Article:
Happy Saturday, Casa Family!

Now might be the perfect weekend to snuggle up with a book. We wanted to share with you 5 interesting books detailing the immigrant experience. As a whole, the immigrant experience is deeply personal and the stories shared by immigrants are incredibly unique – but can also fundamentally be similar when it comes to the shared immigrant struggle.

Here are 5 books that might spark your interest:

  1. Chulito – Charles Rice-González 

This book details the story of a Puerto Rican American boy growing up in the Bronx in New York City and the struggles he faces in his community. “”A tremendous debut…full of heart and courage and a ferocious honesty.” — Junot Díaz




2. Olive Witch – Abeer Y. Hoque 

“In her new memoir, Olive Witch, Abeer Y. Hoque delves into her childhood as a Bangladeshi girl growing up in small-town Nigeria, and then into her move to Pittsburgh at 13. She describes her feeling of being an outsider, and her eventual move back to Bangladesh on her own.”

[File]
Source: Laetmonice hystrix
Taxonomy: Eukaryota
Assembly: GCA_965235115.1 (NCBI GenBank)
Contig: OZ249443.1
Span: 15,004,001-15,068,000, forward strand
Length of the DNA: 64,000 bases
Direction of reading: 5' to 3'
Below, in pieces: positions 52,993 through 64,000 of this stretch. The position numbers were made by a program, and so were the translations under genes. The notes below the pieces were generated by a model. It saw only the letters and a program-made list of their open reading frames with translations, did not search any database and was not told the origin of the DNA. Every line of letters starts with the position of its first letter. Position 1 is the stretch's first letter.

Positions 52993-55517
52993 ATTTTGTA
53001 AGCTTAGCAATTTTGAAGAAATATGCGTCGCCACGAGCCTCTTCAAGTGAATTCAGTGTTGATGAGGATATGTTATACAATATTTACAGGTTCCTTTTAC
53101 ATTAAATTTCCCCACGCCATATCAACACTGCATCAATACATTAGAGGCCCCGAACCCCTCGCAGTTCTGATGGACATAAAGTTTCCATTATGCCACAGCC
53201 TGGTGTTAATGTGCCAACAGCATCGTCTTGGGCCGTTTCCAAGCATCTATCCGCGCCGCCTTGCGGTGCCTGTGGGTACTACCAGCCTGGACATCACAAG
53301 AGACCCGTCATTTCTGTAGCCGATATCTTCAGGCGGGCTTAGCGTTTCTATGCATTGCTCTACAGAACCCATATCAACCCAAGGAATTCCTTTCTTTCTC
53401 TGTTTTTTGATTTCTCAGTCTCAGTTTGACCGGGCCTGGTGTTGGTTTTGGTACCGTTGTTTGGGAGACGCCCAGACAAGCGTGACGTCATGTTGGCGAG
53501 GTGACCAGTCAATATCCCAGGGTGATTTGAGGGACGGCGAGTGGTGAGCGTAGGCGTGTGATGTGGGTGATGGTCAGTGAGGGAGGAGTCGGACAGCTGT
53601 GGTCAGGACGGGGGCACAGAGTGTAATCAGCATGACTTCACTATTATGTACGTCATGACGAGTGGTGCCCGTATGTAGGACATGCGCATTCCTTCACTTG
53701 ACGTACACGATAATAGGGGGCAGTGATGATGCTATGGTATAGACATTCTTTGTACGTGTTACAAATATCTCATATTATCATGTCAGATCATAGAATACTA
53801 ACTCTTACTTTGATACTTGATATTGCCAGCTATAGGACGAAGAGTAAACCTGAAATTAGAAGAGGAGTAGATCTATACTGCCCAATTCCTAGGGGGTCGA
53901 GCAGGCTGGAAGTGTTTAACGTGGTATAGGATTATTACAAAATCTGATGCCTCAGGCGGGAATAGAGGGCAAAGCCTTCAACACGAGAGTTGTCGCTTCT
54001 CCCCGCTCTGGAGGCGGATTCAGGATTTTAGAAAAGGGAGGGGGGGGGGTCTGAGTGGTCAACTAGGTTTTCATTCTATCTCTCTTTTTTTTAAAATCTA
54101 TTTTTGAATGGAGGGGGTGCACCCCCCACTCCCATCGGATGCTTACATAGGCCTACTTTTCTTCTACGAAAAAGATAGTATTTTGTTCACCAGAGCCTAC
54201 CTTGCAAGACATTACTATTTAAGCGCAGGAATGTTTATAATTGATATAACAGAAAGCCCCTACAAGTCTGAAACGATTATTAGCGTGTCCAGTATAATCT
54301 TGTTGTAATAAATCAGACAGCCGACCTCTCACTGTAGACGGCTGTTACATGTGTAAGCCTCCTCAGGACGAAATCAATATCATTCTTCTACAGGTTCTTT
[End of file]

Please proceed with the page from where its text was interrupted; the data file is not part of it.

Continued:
3.  Ghana Must Go – Taiye Selasi

Ghana Must Go is about a Nigerian-Ghanaian family that finds themselves falling apart between Ghana and the United States. ““He drove without looking, without needing to, from memory. Seeing instead of looking. He drove home by heart.”



4.  Good Girls Marry Doctors – Piyali Bhattacharya



“An essay collection by 27 South Asian American women from Sri Lanka, Bangladesh, India, and Pakistan, with Hindu, Zoroastrian, Buddhist, and Muslim backgrounds.”

“There’s something about knowing someone else has been through what you have that makes you not feel not so crazy, selfish, ungrateful, rude, unreasonable, political, brazen, and all the other things that we’re often accused of—not just the South Asian daughters, but immigrant daughters. Not just immigrant daughters, but all daughters. We know this as women. The pressures of conforming are enormous, fatal even.”





5. Night Sky with Exit Wounds – Ocean Vuong 

A beautiful poetry collection by Vietnamese American author, Ocean Vuong. “His poems are gutting, mythic, wanton, vulnerable, sharp, fine, and full of beauty. The point of view could be anyone, from Vuong himself, to his mother or father, to a gun, to a ghost.”






There are also plenty of CHILDREN’S BOOKS about the immigrant experience. Happy reading!